23 SES 01 B, Assessment, Standardisation and Social Justice
The paper focuses on one of several findings derived from the author’s doctoral thesis, submitted successfully in 2014 to the University of Oxford. It argues that both in historical terms and in the present the absence of change to high-stakes assessment systems hinders change to curriculum and pedagogy at a system level.
Literature on assessment as a social practice highlights how assessment systems can be understood as a way of structuring modern societies, as a means of promoting certain types of hegemonic knowledge (Filer, 2000), and as mechanisms that shape our views about ourselves (Broadfoot and Pollard, 2000; Hanson, 2000). As Foucault indicated in 1975 (1991), examinations are among the strongest technologies of discipline, which allow for controlling societies and individuals.
Similarly, this study concludes that ideas on and models of assessment are embedded in ideologies, perspectives about society and educational projects. High-stakes assessment systems both historically and in the present have responded to a functional view of society where individuals have to be distributed in a pre-defined social order (Flórez, forthcoming). This approach contradicts more emancipatory and egalitarian models of society, which have been promoted in different periods and with different names but advocating similar principles. As the high-stakes are on the side of assessment systems, actors in education have tended to follow this direction rather than that of change and reform, generating a vicious cycle where more emancipatory discourses are kept as marginal.
In the current context of expansion of neo-liberal models of education both at a European and international level, high-stakes assessment systems as a technology of power have become particularly salient. In the absence of a strong state to govern education, neo-liberal ideologies have transformed these assessment systems into a means of steering the system at a distance through governing by numbers (Grek, 2008 and 2009; Lawn and Ozga, 2009; Ozga et al., 2009). The pressure that is exerted both on schools, local authorities and national education systems through national and international testing systems which promote competition, rankings and constant quality improvement, have consolidated as a means of moving actors towards a specific direction in terms of what the goals of education are considered to be.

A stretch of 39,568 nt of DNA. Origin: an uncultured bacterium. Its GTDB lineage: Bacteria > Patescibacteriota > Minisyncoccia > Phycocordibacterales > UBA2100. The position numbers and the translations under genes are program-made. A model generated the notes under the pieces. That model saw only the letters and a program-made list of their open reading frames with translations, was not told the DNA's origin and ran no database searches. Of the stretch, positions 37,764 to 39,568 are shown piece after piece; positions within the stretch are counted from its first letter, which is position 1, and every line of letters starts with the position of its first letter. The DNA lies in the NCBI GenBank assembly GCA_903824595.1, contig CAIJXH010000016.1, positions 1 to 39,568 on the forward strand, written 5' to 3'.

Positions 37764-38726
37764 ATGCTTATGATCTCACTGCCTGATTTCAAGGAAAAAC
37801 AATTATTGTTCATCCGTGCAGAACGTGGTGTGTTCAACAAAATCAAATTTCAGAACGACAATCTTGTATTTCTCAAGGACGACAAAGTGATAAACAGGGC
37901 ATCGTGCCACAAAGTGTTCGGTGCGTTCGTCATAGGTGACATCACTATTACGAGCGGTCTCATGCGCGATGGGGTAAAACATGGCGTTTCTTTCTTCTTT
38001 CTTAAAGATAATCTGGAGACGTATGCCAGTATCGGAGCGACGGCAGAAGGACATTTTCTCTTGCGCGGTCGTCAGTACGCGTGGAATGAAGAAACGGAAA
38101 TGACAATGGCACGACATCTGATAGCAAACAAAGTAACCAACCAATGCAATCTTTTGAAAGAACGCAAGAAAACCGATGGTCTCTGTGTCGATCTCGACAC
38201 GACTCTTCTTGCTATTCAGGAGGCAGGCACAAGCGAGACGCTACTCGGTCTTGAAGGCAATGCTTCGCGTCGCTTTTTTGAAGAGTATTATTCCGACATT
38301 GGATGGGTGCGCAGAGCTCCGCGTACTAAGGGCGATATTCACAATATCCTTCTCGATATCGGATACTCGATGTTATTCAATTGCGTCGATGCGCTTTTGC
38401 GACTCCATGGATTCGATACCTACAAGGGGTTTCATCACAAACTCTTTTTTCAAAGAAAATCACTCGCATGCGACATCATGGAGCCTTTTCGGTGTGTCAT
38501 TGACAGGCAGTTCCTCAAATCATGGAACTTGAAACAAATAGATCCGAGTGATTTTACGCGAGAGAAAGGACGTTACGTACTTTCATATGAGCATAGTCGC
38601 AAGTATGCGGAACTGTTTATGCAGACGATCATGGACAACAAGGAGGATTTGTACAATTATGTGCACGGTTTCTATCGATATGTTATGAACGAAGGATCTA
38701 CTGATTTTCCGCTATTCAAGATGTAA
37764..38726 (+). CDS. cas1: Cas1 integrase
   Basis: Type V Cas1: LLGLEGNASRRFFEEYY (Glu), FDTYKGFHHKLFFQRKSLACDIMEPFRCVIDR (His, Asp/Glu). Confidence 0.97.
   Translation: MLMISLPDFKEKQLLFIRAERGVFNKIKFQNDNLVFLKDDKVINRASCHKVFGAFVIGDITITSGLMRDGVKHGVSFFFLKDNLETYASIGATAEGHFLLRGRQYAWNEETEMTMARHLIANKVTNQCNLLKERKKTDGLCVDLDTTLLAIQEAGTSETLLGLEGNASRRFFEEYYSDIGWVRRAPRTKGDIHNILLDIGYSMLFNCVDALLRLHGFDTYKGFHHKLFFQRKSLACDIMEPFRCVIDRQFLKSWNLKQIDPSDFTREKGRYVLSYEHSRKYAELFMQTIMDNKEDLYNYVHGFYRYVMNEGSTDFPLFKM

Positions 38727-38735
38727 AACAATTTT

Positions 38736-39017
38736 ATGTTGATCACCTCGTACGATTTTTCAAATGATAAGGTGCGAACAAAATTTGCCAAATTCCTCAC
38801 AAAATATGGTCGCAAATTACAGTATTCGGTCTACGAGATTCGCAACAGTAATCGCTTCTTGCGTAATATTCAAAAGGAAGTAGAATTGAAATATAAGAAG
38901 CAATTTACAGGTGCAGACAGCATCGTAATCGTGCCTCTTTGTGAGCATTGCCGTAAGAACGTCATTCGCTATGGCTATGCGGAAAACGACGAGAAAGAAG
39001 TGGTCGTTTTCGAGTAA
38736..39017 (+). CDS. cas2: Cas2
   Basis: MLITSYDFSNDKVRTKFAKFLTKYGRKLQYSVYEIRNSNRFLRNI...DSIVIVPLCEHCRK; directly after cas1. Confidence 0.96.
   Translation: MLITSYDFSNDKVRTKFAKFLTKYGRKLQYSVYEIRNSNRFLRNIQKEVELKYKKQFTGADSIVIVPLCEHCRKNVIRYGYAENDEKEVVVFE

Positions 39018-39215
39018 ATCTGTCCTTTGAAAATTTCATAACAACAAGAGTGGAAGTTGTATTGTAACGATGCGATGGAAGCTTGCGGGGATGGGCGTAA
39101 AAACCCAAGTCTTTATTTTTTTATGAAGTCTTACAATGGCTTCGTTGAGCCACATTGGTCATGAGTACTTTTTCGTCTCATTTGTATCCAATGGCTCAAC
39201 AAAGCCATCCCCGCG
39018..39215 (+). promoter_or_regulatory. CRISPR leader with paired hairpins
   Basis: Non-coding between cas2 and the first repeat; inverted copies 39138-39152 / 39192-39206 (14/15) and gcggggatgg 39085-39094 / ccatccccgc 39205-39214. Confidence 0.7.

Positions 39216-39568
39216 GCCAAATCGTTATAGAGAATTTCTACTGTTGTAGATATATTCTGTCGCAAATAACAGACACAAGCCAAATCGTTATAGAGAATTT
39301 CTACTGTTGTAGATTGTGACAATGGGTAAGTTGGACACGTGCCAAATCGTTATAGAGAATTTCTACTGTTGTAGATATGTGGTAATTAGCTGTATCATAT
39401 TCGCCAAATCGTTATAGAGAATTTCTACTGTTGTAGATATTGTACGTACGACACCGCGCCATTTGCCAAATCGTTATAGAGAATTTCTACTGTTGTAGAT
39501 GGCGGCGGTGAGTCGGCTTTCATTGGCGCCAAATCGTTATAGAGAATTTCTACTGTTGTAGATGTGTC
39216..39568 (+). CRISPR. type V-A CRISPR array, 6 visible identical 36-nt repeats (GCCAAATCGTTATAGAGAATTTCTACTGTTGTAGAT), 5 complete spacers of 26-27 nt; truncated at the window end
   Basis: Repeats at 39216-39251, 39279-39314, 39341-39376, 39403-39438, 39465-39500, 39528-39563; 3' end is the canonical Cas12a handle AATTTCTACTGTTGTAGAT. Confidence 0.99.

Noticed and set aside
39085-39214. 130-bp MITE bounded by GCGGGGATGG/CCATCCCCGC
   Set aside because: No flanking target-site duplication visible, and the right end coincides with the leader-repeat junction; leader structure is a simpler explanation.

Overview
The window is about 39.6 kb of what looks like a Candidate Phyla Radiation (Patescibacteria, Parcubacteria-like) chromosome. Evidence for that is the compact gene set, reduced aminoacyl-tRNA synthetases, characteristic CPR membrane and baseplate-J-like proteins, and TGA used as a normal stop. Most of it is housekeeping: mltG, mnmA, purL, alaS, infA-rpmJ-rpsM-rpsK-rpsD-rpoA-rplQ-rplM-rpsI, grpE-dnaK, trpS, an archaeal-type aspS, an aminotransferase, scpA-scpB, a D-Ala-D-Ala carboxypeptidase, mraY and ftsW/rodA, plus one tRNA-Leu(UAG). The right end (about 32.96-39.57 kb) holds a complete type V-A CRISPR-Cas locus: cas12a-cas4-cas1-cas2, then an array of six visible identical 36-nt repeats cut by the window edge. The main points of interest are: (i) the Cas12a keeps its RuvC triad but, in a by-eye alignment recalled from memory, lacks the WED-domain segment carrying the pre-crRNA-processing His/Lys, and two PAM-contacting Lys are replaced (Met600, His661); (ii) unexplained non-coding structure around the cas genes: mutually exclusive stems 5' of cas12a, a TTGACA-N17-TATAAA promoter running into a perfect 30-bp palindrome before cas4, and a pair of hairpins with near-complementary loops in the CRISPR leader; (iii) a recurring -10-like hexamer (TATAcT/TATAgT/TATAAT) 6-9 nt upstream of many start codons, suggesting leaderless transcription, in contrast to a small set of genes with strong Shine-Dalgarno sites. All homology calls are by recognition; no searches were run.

Chile is studied as an extreme case of neo-liberal education, as a market-oriented model was imposed during the dictatorship of Pinochet without any mitigation of the consequences of free market applied to areas such as health, pensions and education. The legislation of that period is still in place today, and Chile is currently one of the most unequal economies in the world (OECD, 2014) with a highly segregated system of education (Valenzuela et al., 2010). In that context, there is an increasing number of assessment systems directed to teachers, schools and students, aimed at informing ‘costumers’ about the quality of the ‘service’ provided by schools. The most pervasive of these systems is Simce, despite recent criticism about its quality, consequences, purposes, constructs, score construction and interpretation (Manzi et al., 2010; Ortiz, 2012; ACER, 2013; Flórez, 2013). The current context repeats the logic observed in previous decades: education is impoverished by turning schools into places where students are trained for testing, while curriculum and pedagogy are expected to follow the direction of more constructivist and critical approaches.